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November 01, 1985 - Image 15

Resource type:
The Detroit Jewish News, 1985-11-01

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Friday, November 1, 1985



Goldbaum, an artist and historian,
feels the importance of the
neighborhoods should not be over-
looked while the commercial inter-
ests are being catered to.
Goldbaum is an energetic cam-
paigner, out "pounding the pave-
ment" since May. She has knocked
on doors in almost all of Southfield's
precincts. She realizes she has to
work hard to beat an incumbent, but
is determined to try. It is time for a
change in administration, she says.
Fracassi, with three terms in
office behind him, approaches cam-
paigning confident that he has done
a good job, and that there is no real
issue that would take an incumbent
out of office.
The Southfield mayor is a part-
time position, but with the change in
the size of Southfield's population
over the past 27 years, the job
encompasses a lot more than was
first envisioned in the Charter.
Fracassi says he often puts in a 40-
to 60-hour week in this "part-time"
The mayor is the ceremonial
head of city government, and repre-
sents the city to outsiders. Pont feels
Goldbaum is very pro-Southfield,
and that she "would promote the city
from a residential perspective rather
than just from the viewpoint of its
commercial advantages." Others say
she is abrasive in her approach to
Fracassi counters that he has a


long history of being "responsive to
people, to the business community
and to the city itself, making sure
it's physically sound and it's a beau-
tiful city."
During his administration,
Southfield was named an All-
America city, and has attracted
much overseas business, such as . the
Nippondenso firm from Japan.
What do both candidates see in
Southfield's future'? Vicki Goldbaum
foresees a "highly technical commu-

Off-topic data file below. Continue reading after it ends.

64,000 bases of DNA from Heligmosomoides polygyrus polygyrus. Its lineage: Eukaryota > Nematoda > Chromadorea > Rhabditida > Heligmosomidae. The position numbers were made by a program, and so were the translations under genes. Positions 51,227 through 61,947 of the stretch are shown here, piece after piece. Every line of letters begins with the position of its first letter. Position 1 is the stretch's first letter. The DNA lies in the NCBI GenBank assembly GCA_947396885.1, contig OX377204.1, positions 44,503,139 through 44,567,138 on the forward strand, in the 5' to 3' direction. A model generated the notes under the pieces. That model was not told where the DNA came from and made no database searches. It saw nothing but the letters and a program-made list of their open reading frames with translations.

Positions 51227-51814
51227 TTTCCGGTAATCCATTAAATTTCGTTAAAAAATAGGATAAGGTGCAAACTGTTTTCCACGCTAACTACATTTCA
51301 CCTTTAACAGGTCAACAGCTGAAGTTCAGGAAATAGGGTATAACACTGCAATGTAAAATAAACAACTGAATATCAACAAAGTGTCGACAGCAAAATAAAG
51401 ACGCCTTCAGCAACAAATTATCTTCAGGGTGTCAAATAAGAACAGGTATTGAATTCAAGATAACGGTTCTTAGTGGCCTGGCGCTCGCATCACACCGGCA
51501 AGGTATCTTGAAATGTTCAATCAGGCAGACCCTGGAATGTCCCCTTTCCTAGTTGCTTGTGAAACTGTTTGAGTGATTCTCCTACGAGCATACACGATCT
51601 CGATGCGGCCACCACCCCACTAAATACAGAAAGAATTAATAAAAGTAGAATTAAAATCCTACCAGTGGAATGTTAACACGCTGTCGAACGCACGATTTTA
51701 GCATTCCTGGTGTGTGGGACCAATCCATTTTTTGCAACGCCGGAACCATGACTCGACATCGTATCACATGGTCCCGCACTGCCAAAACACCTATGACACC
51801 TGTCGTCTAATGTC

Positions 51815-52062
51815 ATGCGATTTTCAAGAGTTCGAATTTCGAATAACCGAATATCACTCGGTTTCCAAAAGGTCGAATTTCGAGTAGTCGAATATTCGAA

nity with much office service. I hope
there's not too much industrial
building. My dream is for it to con-
tinue to be a community of homes,
single-family residences and apart-
ments, living with all the services
we can possibly give them, where
they can work, play and live in the
same community."
Fracassi looks to Southfield be-
coming "much stronger in the next
four years. The economy has picked
up and new construction has allowed
us to reinvest in some of the areas
we hadn't been able to before this
because we didn't have the money to
do it."
Interest in the upcoming elec-
tions varies in Southfield's Jewish
community. There are strong sup-
porters working in each candidate's
campaign, like Schlussel and Pont.
Senior citizens in areas like the
Knob in the Woods apartment com-
plex are very involved. But for
many, the primary was just another

Continued on next page


A letter to the parishioners
of the Brightmoor Tabernacle in
Southfield recently made its way
to the desk of Dick Lobenthal of
the Anti-Defamation League of
the B'nai B'rith.
Some angry members of the
church objected to the letter
which exhorted them to vote for
Mayor Don Fracassi in the up-
coming election. The letter, writ-
ten by Pastor Thomas E. Trask,
stated that the mayor stands for
the moral issues the church
holds, and that his opponent,
(Vicki Goldbaum) is opposed to
all the values that we stand for."
Trask denies this statement
infers anti-Semitism, and says
he favors Fracassi as a personal
friend who helped the church
when it wanted to build.
Lobenthal says the letter in-
sinuates that Goldbaum is im-
moral, although Trask admits

he's never met her and knows
little about her.
When asked about the fact
that Fracassi's party store sells
liquor and cigarets — which are
against the church's teachings —
Trask said this wasn't important
as Fracassi isn't of their religion.
He thinks what is important is
the fact that Fracassi believes in
family values — a belief that the
church shares.
According to Lobenthal, the
Brightmoor Tabernacle is a
major contributor to the "Youth
for Christ" rhovement which
seeks to convert people, includ-
ing Jews.
Fracassi told The Jewish
News that he had no knowledge
of Trask's letter before it was
sent to Brightmoor members,
and while appreciating the sup-
port, he regrets inferences of
religious bias.

Vicki Goldbaum says there's
runaway commercial growth
in Southfield which has added
to traffic snarls, and there's an
increase in street crime.

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